Waters Lake and Broaddus explained that the goal of carbon neutrality is only one aspect of climate action. This is why the IIC will be a critical asset to the College, in reaching this goal and also taking further steps in the realm of climate action.
Director of Geospatial Analysis Robert Rose described that the purpose of the Institute is to move beyond traditional conservation curriculum and create a vast conservation network. Rose worked alongside biology department chair and professor John Swaddle and others at the College to develop the concept and will bring it to fruition.
“It comes at it from two significant standpoints,” Rose said. “One is to build a whole new curriculum for students that will go beyond traditional conservation science curriculums, that will bring together people from all across campus including the business school, the law school, VIMS and Arts and Sciences, to really develop a new curriculum that looks at conservation broadly and integratively. It will cover the science but it will also cover things like design-thinking, communications, and the business of running NGOs.”
As for student involvement in the collaborative efforts, Rose is excited for what comes next.
“We intend to launch some research projects pretty quickly, and we’ll have students involved in those projects,” Rose said. “It’s very heavily student-focused.”
The other “significant standpoint” of the IIC will be its cultivation of a conservation network. As the institute begins its legacy at the College, it hopes to establish many partners to collaborate with.
“We’re going to begin by reaching out to conservation partners to explain what the Institute is going to be and how we hope to impact conservation and looking for partners that want to be involved,” Rose said. “Involvement now means identifying key projects as well as helping us think about curriculum for students that will best prepare students to work in the conservation field. So, we want NGOs’ input on the types of students they want to hire, what sort of skills and expertise they want to see.”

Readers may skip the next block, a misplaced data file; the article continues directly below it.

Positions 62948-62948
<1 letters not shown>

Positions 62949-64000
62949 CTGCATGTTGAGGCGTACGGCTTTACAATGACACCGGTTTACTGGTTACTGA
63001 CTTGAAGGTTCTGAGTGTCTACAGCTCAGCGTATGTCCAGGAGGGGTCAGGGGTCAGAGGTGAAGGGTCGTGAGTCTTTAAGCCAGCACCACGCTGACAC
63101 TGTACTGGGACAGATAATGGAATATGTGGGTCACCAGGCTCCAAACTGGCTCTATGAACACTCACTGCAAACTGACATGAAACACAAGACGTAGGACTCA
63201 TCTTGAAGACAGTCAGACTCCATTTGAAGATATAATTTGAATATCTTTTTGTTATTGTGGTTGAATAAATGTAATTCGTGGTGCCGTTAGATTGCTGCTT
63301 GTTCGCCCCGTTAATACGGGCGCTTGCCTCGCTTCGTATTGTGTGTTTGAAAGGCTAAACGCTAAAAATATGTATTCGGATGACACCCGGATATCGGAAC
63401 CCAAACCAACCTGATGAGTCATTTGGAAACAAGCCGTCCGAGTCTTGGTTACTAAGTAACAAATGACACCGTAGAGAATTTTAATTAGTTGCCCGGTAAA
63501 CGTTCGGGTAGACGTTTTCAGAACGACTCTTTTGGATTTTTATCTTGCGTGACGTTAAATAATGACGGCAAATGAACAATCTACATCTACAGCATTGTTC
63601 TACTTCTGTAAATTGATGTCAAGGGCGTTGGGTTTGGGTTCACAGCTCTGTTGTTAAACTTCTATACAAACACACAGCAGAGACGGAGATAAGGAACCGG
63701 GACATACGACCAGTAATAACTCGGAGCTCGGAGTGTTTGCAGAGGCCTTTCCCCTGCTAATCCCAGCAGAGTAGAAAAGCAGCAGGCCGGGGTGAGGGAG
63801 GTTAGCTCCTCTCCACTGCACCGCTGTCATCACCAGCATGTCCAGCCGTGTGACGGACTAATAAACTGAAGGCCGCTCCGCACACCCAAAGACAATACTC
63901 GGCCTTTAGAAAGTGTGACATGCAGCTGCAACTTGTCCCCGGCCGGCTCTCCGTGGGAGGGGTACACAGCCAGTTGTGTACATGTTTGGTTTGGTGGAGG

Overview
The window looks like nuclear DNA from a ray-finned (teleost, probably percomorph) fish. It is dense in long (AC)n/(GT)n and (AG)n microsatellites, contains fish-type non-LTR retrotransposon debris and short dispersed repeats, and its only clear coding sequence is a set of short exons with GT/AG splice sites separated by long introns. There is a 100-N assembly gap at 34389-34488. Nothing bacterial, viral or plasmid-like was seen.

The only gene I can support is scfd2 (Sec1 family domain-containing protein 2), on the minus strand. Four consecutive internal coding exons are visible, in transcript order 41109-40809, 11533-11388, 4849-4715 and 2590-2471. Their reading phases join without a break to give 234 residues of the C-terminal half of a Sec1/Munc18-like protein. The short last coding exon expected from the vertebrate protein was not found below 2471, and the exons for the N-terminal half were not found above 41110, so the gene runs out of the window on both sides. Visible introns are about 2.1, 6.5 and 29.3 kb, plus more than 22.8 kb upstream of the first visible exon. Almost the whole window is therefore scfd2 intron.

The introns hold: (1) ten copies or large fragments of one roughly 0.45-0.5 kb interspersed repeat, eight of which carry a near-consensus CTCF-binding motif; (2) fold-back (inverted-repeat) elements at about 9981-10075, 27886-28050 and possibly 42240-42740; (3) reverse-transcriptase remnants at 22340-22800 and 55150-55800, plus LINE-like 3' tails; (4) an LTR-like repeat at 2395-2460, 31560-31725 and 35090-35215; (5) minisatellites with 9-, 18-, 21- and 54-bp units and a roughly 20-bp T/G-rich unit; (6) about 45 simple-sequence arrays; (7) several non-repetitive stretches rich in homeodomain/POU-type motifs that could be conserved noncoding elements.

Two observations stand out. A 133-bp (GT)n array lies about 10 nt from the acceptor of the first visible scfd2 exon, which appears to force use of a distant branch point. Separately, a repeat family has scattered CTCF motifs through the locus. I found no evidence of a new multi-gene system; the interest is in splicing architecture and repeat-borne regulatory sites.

A theme of collaboration throughout and outside of the campus community rings true as the College works both toward carbon neutrality and advancing conservation curriculum.
The College’s commitments to carbon neutrality and the development of the institute highlight its values and the action it is taking to see them through. Both announcements follow the Board of Visitors’ endorsement of the College’s new vision, mission and values statement. As Broaddus explains, the school’s engagement with sustainability efforts demonstrates its committal to the statement.
“I think it’s really neat that this is one of the first actions to come out in the aftermath of [the statement] that is clearly acting on those values. There’s a line, ‘We create conditions that ensure William and Mary will thrive for all time coming,’ and this is very clearly taking action in that regard, showing that we’re going to live up to the ethos of the student culture and the campus culture here,” Broaddus said. “We’re going to show that green is more than a school color at William and Mary.”